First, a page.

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Re: avoiding overload on port 587

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  • Tomas Macek
    ... OK, so there is a chance for spammers to overload the server using submission port 587 (the server says then service smtp (25) has reached its process
    Message 1 of 54 , Nov 30, 2012
      On Fri, 30 Nov 2012, lst_hoe02@... wrote:

      >
      > Zitat von Tomas Macek <macek@...>:
      >
      >> I don't understand now, how Postfix behaves when listenting on submission
      >> port 587.
      >> Our mailserver is sometimes overloaded on port 25, so we want to use
      >> postscreen. But I don't understand, how Postfix works when it's stressed on
      >> port 587, when spammers connect to that opened port and want send their
      >> "emails". In document http://www.postfix.org/STRESS_README.html there is:
      >>
      >> NOTE: To avoid "overload" delays for end-user mail clients, enable the
      >> "submission" service entry in master.cf (present since Postfix 2.1), and
      >> tell users to connect to this instead of the public SMTP service.
      >>
      >> Should this mean, that Postfix by default does not use counters like
      >> smtpd_hard_error_limit, smtpd_junk_command_limit and maybe others on
      >> sumission port? On this port I would prefer using some kind of smtp auth
      >> and this port should be world accessible to allow the clients using other
      >> networks to authenticate and send emails.
      >>
      >
      > Port 587 is by default nothing special for Postfix because it is mostly a
      > clone of the Port 25 service. The *intended* difference is that Port 587
      > should only accept mail by authenticated users, so no chance for spammers if
      > they don't own valid credentials. To actually see the difference between Port
      > 25 and Port 587 settings you have to compare the entries in master.cf.
      >
      > Regards
      >
      > Andreas
      >

      OK, so there is a chance for spammers to overload the server using
      submission port 587 (the server says then "service "smtp" (25) has
      reached its process limit "200"") by exhausting number of available ports
      and the MUA clients then can have also problems to send their
      emails? I'm I right?
      If I'm, then I don't understand, why to split the processes into
      submission 587 and normal 25, because if the MUA client send the mail
      through 25 (hope with postscreen), there is a chance that the 25 is not
      overloaded (because it uses postscreen) and he will be rather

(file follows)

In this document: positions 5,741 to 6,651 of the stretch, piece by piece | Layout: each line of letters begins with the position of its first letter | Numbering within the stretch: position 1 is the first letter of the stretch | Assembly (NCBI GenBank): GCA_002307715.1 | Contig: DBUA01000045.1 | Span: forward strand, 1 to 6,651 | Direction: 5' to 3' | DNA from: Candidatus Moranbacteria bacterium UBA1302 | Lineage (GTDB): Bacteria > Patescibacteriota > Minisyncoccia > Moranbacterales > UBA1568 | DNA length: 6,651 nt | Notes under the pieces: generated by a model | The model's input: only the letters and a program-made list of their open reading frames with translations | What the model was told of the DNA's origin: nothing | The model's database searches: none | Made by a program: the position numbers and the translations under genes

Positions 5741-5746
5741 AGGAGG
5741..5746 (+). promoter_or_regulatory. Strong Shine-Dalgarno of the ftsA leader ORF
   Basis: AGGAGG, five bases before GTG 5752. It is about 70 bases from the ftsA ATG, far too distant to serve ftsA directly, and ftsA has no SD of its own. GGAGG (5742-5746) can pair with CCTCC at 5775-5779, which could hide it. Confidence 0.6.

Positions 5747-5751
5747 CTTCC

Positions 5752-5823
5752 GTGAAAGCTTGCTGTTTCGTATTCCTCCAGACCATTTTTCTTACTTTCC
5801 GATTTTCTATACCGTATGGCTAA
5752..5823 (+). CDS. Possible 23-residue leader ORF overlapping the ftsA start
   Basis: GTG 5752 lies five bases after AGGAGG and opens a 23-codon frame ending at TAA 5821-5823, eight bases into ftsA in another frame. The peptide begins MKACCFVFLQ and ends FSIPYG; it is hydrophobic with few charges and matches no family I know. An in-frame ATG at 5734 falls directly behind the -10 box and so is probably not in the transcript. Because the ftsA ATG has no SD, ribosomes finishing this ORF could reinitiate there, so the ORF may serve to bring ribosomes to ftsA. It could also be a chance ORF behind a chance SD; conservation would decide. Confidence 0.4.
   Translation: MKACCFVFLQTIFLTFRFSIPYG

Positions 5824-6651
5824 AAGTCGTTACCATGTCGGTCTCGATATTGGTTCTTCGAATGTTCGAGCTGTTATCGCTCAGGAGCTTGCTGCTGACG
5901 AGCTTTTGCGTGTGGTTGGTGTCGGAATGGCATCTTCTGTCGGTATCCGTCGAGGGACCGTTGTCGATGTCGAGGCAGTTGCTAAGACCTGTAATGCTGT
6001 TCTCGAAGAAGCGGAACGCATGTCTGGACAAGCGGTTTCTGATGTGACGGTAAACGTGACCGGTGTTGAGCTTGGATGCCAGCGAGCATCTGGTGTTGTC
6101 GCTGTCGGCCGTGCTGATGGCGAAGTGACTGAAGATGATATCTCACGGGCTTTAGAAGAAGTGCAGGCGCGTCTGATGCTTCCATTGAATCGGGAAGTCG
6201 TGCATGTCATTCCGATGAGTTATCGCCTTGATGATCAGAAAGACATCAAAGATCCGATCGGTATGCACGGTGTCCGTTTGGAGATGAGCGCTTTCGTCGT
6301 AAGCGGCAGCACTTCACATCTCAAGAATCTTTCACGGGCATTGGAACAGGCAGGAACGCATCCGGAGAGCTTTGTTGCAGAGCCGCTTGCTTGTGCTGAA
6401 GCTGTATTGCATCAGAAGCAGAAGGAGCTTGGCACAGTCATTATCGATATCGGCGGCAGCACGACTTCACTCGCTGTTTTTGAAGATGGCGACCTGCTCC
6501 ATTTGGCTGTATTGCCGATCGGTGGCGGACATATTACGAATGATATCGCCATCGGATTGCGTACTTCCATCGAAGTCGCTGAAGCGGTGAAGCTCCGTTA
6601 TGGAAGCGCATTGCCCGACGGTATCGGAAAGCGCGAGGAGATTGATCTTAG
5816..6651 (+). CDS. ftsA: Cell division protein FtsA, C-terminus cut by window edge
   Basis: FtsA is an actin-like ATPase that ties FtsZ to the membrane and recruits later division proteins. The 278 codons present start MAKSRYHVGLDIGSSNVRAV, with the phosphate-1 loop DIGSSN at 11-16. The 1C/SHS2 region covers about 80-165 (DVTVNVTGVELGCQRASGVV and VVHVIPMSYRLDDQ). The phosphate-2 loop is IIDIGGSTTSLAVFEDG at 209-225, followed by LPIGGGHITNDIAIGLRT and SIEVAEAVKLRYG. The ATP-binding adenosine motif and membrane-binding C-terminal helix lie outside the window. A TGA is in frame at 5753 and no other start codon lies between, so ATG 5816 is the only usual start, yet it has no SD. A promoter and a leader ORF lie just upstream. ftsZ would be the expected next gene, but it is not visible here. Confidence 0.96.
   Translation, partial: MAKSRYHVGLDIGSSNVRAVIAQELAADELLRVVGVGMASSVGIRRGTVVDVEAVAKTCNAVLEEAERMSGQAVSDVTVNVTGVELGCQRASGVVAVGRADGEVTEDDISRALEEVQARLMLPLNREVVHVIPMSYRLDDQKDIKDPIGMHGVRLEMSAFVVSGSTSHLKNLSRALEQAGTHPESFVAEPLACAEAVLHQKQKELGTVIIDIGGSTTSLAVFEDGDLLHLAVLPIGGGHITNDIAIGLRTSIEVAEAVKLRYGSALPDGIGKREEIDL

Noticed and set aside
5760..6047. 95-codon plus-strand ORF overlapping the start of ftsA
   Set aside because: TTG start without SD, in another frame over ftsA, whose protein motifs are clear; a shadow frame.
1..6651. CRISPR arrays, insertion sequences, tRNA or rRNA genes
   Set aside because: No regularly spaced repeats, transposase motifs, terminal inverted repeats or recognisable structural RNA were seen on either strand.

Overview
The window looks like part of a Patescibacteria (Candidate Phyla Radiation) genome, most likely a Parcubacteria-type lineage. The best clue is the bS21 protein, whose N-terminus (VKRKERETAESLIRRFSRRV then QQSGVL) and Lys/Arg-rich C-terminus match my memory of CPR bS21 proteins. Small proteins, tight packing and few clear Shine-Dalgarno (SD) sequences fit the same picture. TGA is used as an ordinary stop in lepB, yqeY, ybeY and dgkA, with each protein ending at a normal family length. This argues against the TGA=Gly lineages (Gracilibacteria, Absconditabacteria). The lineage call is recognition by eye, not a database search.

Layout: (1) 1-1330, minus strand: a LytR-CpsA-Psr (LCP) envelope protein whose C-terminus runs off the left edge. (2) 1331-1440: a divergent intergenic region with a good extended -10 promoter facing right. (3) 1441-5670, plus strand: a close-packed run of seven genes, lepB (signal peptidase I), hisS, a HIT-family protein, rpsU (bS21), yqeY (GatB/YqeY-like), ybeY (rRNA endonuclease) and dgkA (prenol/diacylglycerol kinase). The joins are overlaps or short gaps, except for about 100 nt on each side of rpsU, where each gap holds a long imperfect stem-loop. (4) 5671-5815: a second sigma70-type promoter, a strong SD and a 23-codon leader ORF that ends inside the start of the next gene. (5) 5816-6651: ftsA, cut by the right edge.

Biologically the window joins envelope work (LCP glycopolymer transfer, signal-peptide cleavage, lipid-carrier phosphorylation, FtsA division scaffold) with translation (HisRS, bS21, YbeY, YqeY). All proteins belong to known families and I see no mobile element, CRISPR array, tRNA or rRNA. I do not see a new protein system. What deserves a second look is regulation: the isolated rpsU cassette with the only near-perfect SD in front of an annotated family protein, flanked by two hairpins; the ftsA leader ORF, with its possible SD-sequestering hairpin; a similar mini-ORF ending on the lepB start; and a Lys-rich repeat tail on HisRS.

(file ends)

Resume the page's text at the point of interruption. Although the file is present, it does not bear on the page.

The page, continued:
able to send his email compared to 587.
      Or I don't still understand something ... :-)

      Andreas: sorry for my direct answer to you, my mistake

      Tomas
    • /dev/rob0
      ... Or better yet: replace it with postscreen. ... To clarify, I meant that if those Outlook Expresses are not yet compromised by malware, they will be, soon.
      Message 54 of 54 , Dec 4, 2012
        On Tue, Dec 04, 2012 at 07:46:10AM -0600, /dev/rob0 wrote:
        > On Tue, Dec 04, 2012 at 11:59:01PM +1300, Peter wrote:
        > > I would still also set up port 587 on the mail.example.com
        > > IP as submission as well and try to encourage your users (at
        > > least the ones you can) to use port 587 from now on.
        >
        > What I would do, on Linux with IPv4 only, is create the submission
        > port and use an iptables redirect for the alternate IP address:
        >
        > # iptables -vt nat -A PREROUTING -p tcp --dport smtp -d \
        > mail.example.com -j REDIRECT --to-port submission
        >
        > This saves the overhead (system and administrative) of running
        > another smtpd on [mail.example.com]:25; he can leave his "smtp ...
        > smtpd" service alone in master.cf.

        Or better yet: replace it with postscreen.

        > I should also add as a reply to Stan in the other subthread: look
        > above at the first quoted paragraph: "Outlook Expresses setup with
        > ... default configuration."
        >
        > Yikes, bad news, very bad. If not doing content filtering nor
        > policy limitation of submission now, he will be soon. And possibly
        > losing his job in any case. Tomas is not in a good place right now.

        To clarify, I meant that if those Outlook Expresses are not yet
        compromised by malware, they will be, soon.
        --
        http://rob0.nodns4.us/ -- system administration and consulting
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